• The curve is monotonic within the necessary after-compensation accuracy (in other words, the curve doesn't have local fluctuations that exceed the maximum-allowable after-compensation flatness);

  • The curve has either a positive or negative slope or is C-shaped.


The goal is to make the entire profile of the compensated voltage, VC, as close to VC at 25°C as possible. For all three circuits, you can use an NTC thermistor with a value of 1 kOhm±5% at room temperature (RTO=1 kOhm). The temperature profile of the selected thermistor, an NTHS-J14, is in Table 1.

Figure 1a works as a temperature-controlled attenuator to compensate for a voltage profile with a positive slope (Figure 2a). This method compensates for three points on the curve: VO, or the voltage at room temperature; VN, the most negative temperature; and VP, the most positive temperature. The following three equations describe the state of the network:

[equation]

where RTO, RTN, and RTP are the values of RT at the three temperature points, and where VO, VN, and VP are the corresponding values of V. In addition to these six known parameters, the equations include three circuit variables: RS, RP, and R1. Finally, the equations include the compensated voltage, which must be less than the minimum values of VO, VN, and VP: VCO, VN, VP).

A corresponding MathCAD 5.0 program (di2249.zip) finds the variables RS, RP, R1 from the equations as a function of parameter values.These values correspond to temperatures of -40, 25, and 85°C. The compensated curve in Figure 2a shows that the value of VC is 1.8V, which is about half of VO. Note that if the values of network resistors derived from the equations are negative, you must decrease the value of VC.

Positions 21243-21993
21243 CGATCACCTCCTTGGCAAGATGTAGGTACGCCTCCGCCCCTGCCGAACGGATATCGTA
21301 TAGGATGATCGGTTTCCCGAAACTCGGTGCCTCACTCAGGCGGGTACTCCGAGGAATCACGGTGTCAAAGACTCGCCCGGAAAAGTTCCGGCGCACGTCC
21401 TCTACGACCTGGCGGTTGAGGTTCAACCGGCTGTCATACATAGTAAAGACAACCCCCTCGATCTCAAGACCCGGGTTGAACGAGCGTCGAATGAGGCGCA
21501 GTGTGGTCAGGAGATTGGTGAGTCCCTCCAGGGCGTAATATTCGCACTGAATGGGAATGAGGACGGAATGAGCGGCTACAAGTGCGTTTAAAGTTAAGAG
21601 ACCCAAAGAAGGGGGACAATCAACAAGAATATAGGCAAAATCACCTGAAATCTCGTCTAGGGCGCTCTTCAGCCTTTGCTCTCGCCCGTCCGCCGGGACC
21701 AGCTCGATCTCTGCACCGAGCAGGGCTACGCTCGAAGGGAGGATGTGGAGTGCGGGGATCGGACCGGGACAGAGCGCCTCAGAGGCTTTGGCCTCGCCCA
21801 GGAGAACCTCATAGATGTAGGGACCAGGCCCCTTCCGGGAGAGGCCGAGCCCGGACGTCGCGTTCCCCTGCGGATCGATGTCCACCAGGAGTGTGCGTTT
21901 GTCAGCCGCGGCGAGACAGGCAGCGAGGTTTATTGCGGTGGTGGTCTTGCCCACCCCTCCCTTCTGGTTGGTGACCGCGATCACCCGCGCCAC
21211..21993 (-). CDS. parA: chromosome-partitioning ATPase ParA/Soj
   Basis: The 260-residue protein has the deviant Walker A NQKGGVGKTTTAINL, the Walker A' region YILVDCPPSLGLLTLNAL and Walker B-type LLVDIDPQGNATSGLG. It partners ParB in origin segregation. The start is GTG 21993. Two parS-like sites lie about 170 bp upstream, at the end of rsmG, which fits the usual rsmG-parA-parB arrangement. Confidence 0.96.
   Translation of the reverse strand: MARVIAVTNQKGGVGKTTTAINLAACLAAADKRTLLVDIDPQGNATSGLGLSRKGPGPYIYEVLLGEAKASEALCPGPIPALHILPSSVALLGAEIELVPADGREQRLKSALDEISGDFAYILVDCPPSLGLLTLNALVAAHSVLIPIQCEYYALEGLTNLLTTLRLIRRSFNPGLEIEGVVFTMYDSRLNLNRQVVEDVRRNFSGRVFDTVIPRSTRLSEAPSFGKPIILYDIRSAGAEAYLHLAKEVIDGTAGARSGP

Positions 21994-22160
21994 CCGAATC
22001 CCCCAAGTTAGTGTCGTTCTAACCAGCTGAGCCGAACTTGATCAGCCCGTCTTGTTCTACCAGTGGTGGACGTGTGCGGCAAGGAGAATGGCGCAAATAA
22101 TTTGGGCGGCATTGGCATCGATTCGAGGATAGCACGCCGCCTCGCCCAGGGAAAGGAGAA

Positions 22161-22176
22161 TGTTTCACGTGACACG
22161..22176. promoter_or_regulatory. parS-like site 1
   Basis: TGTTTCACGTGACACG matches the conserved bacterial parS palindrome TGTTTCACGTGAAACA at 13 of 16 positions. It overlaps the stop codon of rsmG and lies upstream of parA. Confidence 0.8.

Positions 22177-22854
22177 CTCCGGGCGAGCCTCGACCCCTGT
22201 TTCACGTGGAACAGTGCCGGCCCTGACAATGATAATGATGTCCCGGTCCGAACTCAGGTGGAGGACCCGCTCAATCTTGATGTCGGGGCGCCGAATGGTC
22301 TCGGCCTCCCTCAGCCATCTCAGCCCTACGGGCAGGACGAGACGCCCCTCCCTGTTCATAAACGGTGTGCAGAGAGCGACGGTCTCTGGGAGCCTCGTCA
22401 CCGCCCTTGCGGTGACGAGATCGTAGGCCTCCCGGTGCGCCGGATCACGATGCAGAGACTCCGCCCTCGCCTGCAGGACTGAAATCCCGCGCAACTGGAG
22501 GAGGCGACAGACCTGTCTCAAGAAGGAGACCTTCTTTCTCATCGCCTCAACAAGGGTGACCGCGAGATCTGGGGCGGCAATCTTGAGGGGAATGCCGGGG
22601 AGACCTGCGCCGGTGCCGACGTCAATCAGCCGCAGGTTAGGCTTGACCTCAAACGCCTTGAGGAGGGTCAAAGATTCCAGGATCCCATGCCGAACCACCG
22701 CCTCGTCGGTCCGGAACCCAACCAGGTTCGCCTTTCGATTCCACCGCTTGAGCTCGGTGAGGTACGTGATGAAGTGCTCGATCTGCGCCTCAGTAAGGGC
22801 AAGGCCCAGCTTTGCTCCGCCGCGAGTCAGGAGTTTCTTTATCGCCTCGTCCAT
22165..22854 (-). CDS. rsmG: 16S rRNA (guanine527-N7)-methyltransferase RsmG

Figure 2a also shows that the output voltage (VC) remains relatively stable and the input voltage (V) changes with temperature. The final VC is a result of an Excel program calculation based on the equations at every temperature point. The experimentally obtained data varies from the calculated values by amounts that are within the sensitivity of the ±5% tolerance of RT and the ±1% tolerance of RS, RP, and R1. This program also shows that the deviation of the resistors within their worst-case tolerances degrades accuracy by less than 0.2%. For the compensated curve in Figure 2a, the maximum relative deviation from average decreased from 21% (in the uncompensated case) to 1.04%.

Similarly, you can use the network in Figure 1b to compensate a voltage that has a negative temperature slope, and you can use Figure 1c, which employs two thermistors, to compensate C-shaped curves with positive or negative slopes. For the C-shaped case, another MathCAD 5.0 program solves a system of four equations that are similar to Equation 1 and finds the variables RP1, RS1, RP2, RS2 as a function of parameter values. These values correspond to temperatures -40, 10, 35, and 85°C on the uncompensated curve in Figure 2b. The other curve in Figure 2b shows the compensated response. In this case, the uncompensated curve has a relatively small deviation—less than 2.6%—which compensation further reduces to 0.46%.

The accuracy of the compensation of the C-shaped curves is lower than for the curves with positive or negative slopes and more sensitive to the deviation of the original curve. You can fine-tune the accuracy by appropriately selecting the four points (VN1, VN2, VP1, VP2) on the curve and the value of VC. You may also have to change the value of VC if the Mathcad program can't find a solution. Excel programs can assist in evaluating the calculated accuracy. (DI #2249)
Table 1—NTHS-J14 thermistor profile
Temperature (°C)RT (kOhm)
-4014.4
-154.685
101.68
251
350.741
600.35
850.1855

CAD technique helps tweak capacitor valuesHugh Adams, Adams Consulting, Fort Walton Beach, FL